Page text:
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Even so, the knowledge that I took away from this job is just amazing. I have a much clearer perspective on business, products, how to deal with clients, how to target specific audiences, how to use my brain to solve problems. What an interesting field.

Products Do Not Solve Emotional Problems

Coming from the other side of the dark glass, I have something to enlighten you with, particularly if you are having problems with spending too much money, or with occasionally purchasing products that you do not need: products are for utility purposes and can only satisfy your lower or most basic set of needs on Maslow’s Hierarchy—warmth, hunger, thirst, shelter, and perhaps some safety aspects, etc.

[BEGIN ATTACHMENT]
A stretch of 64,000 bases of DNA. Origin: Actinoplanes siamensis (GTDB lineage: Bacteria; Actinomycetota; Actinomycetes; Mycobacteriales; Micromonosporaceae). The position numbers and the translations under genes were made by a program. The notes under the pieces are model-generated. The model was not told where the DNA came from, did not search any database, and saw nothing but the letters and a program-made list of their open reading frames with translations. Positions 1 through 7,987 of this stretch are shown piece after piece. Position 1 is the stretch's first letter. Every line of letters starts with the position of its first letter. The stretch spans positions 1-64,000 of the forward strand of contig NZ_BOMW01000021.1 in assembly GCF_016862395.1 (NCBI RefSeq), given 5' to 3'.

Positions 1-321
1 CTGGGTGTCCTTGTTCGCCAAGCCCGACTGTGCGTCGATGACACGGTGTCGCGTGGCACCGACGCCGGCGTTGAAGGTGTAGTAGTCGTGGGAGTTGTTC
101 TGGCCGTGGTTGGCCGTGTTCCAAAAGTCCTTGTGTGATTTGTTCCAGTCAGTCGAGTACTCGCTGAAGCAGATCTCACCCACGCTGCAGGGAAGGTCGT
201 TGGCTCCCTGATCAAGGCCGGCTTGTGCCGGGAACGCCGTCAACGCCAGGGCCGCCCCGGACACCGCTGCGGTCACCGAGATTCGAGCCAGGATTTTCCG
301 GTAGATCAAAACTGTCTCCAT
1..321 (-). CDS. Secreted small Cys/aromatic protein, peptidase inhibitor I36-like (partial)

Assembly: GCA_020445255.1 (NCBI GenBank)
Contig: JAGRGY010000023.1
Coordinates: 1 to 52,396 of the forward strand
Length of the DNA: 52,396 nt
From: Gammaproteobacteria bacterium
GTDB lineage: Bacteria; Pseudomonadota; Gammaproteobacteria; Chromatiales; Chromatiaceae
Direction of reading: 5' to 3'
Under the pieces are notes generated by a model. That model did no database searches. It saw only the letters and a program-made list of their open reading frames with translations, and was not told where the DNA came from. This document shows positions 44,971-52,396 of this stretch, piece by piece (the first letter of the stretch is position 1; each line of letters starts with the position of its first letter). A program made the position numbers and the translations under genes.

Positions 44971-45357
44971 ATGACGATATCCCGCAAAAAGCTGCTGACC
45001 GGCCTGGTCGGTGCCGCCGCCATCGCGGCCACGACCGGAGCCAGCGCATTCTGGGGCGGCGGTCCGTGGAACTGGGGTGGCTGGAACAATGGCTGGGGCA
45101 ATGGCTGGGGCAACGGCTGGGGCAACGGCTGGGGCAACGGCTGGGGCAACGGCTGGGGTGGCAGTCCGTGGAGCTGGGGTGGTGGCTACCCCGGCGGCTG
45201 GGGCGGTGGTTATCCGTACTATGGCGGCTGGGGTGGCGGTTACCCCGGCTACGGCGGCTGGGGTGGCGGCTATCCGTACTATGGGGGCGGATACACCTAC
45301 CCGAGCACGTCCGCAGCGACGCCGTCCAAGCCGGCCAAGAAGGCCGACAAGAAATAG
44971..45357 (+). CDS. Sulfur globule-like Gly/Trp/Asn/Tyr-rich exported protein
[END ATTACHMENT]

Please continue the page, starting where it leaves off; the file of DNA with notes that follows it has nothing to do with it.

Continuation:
Marketing attempts to take these products and use them to solve your emotional problems. Marketers know that if you can tie your brand in with some sort of emotion, then consumers will come knocking down your door to buy it. Perhaps they can bring back memories for you, or make you feel like a wonderful parent by purchasing something, or add to your seductiveness as a female or male by being associated with a certain product. But these are promises that products cannot keep once they come home with you and sit on your shelf.

Products cannot solve your emotional problems. Click To Tweet

Let’s look at a few examples to further illustrate some of the silly marketing and advertisements out there.

  • Dove: Recognizing inner beauty starts with purchasing this soap
  • Subway: Your extra weight will practically melt away if you eat at Subway for lunch each day